Above video is a supplement to MSNBC’s story, “Record numbers now licensed to pack heat: Firearms deaths fall as millions obtain permits to carry concealed guns.”
Here’s an excerpt from the article:
Waving a chromed semiautomatic pistol, the robber pushed into the building in the bustling Five Points neighborhood of Columbia, S.C., just before 11 p.m. on April 11, 2009. “Gimme what you got!” he yelled, his gun hand trembling.
Attorney Jim Corley was one of four people in the room, the lounge area of a 12-step recovery group’s meeting hall. “He said, ‘Give me your wallet,’” Corley recalled. “So I reached around to my back pocket and gave him what was there.”
Unfortunately for the gunman, later identified as Kayson Helms, 18, of Edison, N.J., that was Corley’s tiny Kel-Tec .32, hidden in a wallet holster and loaded with a half-dozen hollow points. Corley fired once into the robber’s abdomen. The young man turned. Corley fired twice more, hitting him in the neck and again in the torso. Helms ran into the night and collapsed to die on a railroad embankment 100 feet away. Reports filed by officers who arrived at the scene a short time later called it an “exceptionally clear” case of justifiable homicide. Following South Carolina’s “Castle Doctrine,” which allows the use of deadly force in self-defense, police did not arrest Corley. They did not interrogate him. Corley was offered the opportunity to make a voluntary statement, which he did.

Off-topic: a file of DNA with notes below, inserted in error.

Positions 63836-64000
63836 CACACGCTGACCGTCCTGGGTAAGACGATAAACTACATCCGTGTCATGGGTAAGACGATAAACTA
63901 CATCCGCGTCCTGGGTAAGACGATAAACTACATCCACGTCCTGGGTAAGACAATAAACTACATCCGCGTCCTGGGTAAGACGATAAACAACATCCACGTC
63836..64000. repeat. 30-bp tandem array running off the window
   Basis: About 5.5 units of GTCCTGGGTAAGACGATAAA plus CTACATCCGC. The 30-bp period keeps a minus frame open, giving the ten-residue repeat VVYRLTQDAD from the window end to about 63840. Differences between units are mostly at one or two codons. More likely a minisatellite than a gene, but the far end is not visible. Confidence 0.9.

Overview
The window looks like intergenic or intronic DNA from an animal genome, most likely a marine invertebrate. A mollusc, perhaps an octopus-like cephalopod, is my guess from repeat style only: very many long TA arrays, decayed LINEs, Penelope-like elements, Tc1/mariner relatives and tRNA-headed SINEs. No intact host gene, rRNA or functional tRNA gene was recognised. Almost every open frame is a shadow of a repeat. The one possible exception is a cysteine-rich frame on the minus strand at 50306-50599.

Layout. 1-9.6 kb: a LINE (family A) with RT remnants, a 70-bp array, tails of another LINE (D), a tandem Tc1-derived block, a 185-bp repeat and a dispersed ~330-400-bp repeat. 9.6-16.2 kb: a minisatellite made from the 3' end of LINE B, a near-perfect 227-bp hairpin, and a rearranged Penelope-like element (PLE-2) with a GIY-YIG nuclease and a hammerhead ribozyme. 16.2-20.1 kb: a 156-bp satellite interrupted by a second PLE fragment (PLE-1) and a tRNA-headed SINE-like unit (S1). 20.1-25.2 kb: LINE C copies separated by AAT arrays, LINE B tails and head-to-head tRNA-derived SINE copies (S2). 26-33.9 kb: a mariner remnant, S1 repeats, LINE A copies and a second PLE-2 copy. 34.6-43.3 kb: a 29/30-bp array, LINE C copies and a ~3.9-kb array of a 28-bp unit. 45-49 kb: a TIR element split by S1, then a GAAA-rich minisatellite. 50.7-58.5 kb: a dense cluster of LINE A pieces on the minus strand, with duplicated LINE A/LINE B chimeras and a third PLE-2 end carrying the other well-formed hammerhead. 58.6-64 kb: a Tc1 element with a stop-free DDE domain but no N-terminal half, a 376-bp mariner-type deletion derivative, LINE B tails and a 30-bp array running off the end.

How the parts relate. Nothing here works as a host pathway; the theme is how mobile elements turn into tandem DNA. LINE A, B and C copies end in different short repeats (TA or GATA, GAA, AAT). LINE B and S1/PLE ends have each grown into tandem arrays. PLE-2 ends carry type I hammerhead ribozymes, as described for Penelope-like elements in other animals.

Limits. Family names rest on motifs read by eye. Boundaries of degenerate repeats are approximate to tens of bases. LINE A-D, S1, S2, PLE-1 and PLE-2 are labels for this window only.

Helms’ friends and relatives were left to mourn, barred by the same Castle Doctrine from filing a civil lawsuit.
Jim Corley became an unintentional spokesman for a burgeoning movement of millions of Americans who secretly and legally pack pistols in waistbands, under jackets, strapped to ankles, stashed in purses or — like Corley — tucked in hip pockets.
Read the rest of Mike Stuckey’s article here.
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by Tactical-Life.com / Mar 25, 2010